But challenges also remain in securing both public and private sector critical infrastructure, according to Nick Marinos, director of information technology and cybersecurity at the Government Accountability Office.
“I think that the bottom line is that we are constantly operating behind the eight ball,” Marinos said. “We have seen consistently in our work that agencies have had challenges in maintaining very up-to-date sector plans that actually would talk about the cyber threats that agencies are facing and the infrastructure is facing today.”
With cybersecurity threats crossing multiple sectors and jurisdiction boundaries, Marinos stressed the need for a national cyber strategy to address the growing problem.
“While there is resiliency built in in many ways to physical attacks, the cyber attacks continue to show us that we need to do more to not only shore up specific sectors, but the entire nation’s approach to cybersecurity as well,” he said.
Meanwhile, Congressional Republicans have also pushed back on TSA’s new cybersecurity mandates. They’ve asked the DHS Inspector General to investigate how TSA developed the new requirements for pipelines, arguing that the agency rushed them out the door and did not adequately consult industry experts.
Rep. Brian Babin (R-Texas) acknowledged the federal government has a legitimate role to play in protecting companies from cyber attacks. But he also argued cyber intrusions are hard to track and requirements could unintentionally hurt businesses.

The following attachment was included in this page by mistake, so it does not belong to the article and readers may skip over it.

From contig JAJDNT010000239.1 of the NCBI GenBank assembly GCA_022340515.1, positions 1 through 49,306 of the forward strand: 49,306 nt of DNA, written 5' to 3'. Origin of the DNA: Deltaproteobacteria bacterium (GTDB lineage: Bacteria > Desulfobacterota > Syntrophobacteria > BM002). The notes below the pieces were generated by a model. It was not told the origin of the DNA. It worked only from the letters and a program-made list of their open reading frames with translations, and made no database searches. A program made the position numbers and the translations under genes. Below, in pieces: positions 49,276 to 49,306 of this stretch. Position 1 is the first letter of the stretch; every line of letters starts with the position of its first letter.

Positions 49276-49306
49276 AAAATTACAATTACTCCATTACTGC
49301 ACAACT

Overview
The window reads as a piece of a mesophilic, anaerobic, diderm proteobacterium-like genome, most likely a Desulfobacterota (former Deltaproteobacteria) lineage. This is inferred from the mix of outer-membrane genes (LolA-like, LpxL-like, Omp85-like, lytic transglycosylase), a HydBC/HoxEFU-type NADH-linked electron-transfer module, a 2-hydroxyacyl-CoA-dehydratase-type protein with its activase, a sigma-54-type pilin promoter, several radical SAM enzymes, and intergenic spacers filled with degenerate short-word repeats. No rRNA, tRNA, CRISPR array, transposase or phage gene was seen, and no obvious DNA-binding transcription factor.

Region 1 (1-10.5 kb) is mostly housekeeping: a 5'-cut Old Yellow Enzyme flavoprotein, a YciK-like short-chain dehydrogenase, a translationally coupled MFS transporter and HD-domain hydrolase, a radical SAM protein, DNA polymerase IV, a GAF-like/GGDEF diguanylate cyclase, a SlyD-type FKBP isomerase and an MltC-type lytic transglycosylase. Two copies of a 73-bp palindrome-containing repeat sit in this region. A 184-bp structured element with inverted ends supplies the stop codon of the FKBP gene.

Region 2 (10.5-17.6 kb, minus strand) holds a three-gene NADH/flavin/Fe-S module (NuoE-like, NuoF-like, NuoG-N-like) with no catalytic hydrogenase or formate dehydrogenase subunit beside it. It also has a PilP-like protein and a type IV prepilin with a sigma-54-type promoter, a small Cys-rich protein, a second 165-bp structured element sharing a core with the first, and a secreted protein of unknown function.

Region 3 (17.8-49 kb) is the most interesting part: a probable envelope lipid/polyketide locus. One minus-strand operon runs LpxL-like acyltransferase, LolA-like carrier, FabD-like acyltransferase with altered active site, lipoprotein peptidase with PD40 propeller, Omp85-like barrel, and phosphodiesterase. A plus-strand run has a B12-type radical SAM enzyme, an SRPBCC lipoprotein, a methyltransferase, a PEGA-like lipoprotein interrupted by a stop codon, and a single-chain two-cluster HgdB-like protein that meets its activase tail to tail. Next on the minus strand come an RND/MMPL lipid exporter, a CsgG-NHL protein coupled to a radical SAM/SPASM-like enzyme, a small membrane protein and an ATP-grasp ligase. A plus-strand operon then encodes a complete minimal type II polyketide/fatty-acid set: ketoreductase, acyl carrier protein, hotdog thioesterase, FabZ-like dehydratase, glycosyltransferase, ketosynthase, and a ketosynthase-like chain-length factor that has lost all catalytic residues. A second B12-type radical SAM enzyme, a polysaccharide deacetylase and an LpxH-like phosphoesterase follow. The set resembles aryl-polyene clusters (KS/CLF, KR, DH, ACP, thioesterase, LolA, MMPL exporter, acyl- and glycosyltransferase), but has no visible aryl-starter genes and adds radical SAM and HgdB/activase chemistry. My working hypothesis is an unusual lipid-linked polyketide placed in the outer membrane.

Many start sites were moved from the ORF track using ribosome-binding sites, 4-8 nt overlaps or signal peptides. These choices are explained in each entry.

“We’ve got to be extraordinarily careful as lawmakers and as rule makers that we don’t meddle into something we don’t properly understand and unintentionally create more bloated regulation or stifle innovation with overly burdensome requirements that don’t truly secure our infrastructure,” Babin said. “Any policy we push forward has got to be aggressive, but consistent with our nation’s founding principles.”
Newhouse said the agency is responding to those concerns.
“We have heard a number of concerns to ensure that all operators large and small can apply these cybersecurity measures in effective and efficient manner, so we do take that into consideration,” she said. “And we continue to elicit feedback. We’re not just done when we issue the documents. It’s a continuous feedback loop and improvement and we have to stand committed to that.”
And DHS isn’t done issuing cyber requirements yet either. The directives issued to both pipelines and rail operators are temporary measures issued under emergency authority. Next year, officials say DHS will issue a formal rulemaking to implement a long term plan for strengthening cybersecurity in the transportation sector.
“The requirements that we’ve gone out with at this point, we feel are very much baseline requirements that industry should be doing anyway as a matter of best practice and cyber hygiene,” a senior DHS official told reporters last week. “But we thought it was important to go out and establish that baseline now. And we will continue to evaluate going forward necessary and appropriate next steps.”